Juergen Schoenwaelder <j.schoenwael...@jacobs-university.de> wrote:
> On Tue, Apr 10, 2018 at 04:15:46PM +0200, Martin Bjorklund wrote:
> > > 
> > > Yes, the checksum (which I think is actually a version identifier).
> > > Anyway, the question is whether a client can draw any conclusions from
> > > seeing YANG library instances with the same checksum and whether a
> > > client must simpy treat this as a clash. If multiple mounted schemas
> > > have the same YANG library, then reading one of them would be
> > > sufficient. The question is whether the checksum is a tool for
> > > deciding whether a YANG library is similar to an already known one or
> > > whether a client must not make this assumption, i.e., a checksum is
> > > always scoped to the YANG library instance and you have to read them
> > > all.
> > 
> > Options:
> > 
> > 1.  Be silent about the YL checksum in this document.
> > 
> > 2.  State that the server MUST ensure that if two mounted YL
> >     instances have the same checksum, then the YL contents MUST be
> >     the same.
> > 
> > 3.  State that just b/c the YL checksum is the same in two mounted
> >     instances, it does not mean that the YL contents is the same.
> > 
> > 4.  State that for use-schema, the YL contents and YL checksum MUST be
> >     the samem but for inline, equal YL checksum is no guarantee for
> >     equal YL contents.
> > 
> > From a client perspective, 2 is preferrable.  It is probably not
> > difficult to implement on a server either; except in the peer mount
> > case where the data is just read from some device.
> 
> The more I think about it, it seems option 4. is the right thing to
> do.

Ok.  How about adding two sentences at the end of the last paragraph
in section 3.3, giving: 

  The mounted schema is determined at run time: every instance of the
  mount point that exists in the operational state MUST contain a copy
  of YANG library data that defines the mounted schema exactly as for
  a top-level schema. A client is expected to retrieve this data from
  the instance tree, possibly after creating the mount point.  In the
  "inline" case, instances of the same mount point MAY use different
  mounted schemas, whereas in the "shared-schema" case, all instances
  MUST use the same mounted schema.  In the "inline" case, if two
  instances have the same YANG library checksum it is not guaranteed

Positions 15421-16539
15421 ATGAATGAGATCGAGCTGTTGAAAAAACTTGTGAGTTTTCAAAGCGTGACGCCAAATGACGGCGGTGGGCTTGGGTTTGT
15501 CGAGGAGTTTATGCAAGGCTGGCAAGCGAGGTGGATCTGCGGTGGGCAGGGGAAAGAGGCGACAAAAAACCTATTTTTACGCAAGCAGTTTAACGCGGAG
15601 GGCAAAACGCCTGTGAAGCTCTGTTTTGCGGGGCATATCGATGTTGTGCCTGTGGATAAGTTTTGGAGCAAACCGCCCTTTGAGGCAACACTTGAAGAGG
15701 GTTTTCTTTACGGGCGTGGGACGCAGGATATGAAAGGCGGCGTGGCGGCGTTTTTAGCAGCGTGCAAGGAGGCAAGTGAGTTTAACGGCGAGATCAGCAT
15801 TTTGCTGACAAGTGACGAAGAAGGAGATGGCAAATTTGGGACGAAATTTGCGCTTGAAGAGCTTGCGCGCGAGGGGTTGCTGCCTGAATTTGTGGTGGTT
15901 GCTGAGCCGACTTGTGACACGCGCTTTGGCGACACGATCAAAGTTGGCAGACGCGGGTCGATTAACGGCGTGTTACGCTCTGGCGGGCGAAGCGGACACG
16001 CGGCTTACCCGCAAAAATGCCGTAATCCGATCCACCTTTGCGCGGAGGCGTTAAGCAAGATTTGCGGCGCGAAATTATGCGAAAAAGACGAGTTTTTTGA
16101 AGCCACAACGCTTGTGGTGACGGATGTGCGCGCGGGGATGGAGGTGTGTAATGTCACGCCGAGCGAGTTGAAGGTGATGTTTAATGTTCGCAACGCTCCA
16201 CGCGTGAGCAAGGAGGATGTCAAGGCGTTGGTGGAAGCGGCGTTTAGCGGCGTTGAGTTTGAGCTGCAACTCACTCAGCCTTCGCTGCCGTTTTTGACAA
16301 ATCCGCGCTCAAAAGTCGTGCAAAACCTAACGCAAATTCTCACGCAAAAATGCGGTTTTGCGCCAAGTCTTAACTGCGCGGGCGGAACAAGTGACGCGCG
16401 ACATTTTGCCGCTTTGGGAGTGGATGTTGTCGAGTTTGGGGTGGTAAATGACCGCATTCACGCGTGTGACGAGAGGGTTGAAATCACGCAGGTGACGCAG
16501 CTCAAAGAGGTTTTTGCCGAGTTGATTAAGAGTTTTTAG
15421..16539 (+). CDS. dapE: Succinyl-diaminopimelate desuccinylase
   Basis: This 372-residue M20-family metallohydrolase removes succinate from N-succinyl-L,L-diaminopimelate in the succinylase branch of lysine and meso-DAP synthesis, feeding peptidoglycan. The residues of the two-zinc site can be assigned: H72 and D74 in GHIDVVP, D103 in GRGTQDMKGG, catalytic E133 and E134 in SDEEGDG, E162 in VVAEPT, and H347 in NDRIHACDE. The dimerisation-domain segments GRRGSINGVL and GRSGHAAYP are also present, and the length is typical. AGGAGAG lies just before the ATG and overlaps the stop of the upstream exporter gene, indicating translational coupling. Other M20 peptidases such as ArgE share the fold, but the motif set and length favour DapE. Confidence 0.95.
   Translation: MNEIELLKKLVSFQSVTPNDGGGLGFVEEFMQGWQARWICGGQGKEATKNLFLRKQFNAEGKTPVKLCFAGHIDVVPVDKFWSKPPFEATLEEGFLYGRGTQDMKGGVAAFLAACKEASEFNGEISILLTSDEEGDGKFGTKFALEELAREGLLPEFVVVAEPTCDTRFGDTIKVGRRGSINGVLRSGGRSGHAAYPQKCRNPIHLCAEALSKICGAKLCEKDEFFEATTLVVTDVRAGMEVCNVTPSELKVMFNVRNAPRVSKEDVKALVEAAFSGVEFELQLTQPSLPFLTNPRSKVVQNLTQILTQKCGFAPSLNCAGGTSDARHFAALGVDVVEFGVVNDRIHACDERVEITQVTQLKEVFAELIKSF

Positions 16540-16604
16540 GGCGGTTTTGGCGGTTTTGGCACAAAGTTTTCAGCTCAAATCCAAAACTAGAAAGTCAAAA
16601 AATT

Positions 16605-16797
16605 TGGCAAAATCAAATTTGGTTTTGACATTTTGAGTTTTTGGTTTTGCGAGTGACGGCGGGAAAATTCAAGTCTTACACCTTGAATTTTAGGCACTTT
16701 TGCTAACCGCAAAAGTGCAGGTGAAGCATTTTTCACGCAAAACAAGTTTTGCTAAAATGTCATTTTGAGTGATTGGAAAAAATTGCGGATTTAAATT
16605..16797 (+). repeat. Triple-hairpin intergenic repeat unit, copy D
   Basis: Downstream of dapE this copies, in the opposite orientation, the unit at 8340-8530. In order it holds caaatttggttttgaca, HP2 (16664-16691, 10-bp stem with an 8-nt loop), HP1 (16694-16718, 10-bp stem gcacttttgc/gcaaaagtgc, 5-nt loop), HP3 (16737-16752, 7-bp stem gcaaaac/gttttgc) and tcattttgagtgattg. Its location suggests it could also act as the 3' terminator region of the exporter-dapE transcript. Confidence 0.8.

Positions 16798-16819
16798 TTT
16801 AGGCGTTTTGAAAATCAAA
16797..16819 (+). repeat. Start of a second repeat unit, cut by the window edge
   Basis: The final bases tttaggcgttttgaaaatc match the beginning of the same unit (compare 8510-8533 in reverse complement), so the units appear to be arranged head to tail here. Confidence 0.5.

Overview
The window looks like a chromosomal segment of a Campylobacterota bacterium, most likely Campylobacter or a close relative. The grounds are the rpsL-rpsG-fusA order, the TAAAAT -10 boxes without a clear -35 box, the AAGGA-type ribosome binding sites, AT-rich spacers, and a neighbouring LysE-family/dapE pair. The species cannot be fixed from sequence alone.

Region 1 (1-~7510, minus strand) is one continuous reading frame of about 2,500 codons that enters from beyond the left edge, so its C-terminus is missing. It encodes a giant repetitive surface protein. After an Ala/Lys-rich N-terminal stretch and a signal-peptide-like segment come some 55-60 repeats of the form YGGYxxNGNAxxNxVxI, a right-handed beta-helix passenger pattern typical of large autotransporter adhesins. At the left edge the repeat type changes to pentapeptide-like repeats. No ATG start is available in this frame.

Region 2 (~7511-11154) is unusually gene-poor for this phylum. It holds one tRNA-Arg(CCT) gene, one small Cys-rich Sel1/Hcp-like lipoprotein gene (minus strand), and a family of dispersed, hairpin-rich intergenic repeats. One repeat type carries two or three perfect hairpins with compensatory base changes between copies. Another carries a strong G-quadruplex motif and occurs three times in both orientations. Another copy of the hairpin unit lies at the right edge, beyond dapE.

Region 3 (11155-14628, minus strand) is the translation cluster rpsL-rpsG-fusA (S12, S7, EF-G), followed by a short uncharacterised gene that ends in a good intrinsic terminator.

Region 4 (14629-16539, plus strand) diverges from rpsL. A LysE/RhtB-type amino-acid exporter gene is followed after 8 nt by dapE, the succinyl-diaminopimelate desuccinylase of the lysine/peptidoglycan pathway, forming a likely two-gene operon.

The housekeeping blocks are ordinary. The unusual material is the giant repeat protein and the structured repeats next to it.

that the YANG library contents are equal for these instances.


> > > > Yes you can mount NACM.  To keep things simple, I think the inner NACM
> > > > should not affect the access control done in the parent.  Consider the
> > > > use cases for this.  In a NI situation, it doesn't make much sense to
> > > > mount NACM.  In an LNE (or in a "peer mount") situation, it may make
> > > > sense to mount NACM if the LNE (or device) supports it.  In this case,
> > > > if I try to access any mounted data in the parent, access is
> > > > controlled by the parent.  If I have access, the parent may send a
> > > > request over to the mounted device to read/write the data.  That
> > > > device will use its local copy of NACM to control access, or some
> > > > other mechanism.
> > > 
> > > In this scenarios, if the parent NACM grants access but the inner NACM
> > > does not grant access, I assume I will not have access, right? So how
> > > does this line up with "the inner NACM should not affect the access
> > > control done in the parent"? Frankly, this is all a bit hypothetical
> > > since we have no standards for doing peer mounts - and clearly not for
> > > writable peer mounts. So probably the truth is that it is undefined
> > > whether the inner NACM applies or not. Hm.
> > 
> > But maybe this is something that needs to be handled when we define
> > peer mount?  The question is if we need to add any text to this
> > document?
> >
> 
> I think it is sufficient to say that the server's NACM rules apply to
> mounted data.

Ok.

> (In the peer mount case, it should not matter whether
> the peer's NACM is mounted or not, the peer's NACM applies anyway when
> the peer is accessed - but it may be accessed a username identity that
> is different from the username identity used to access the mounted
> data.)

Yes, this is a good point.


/martin

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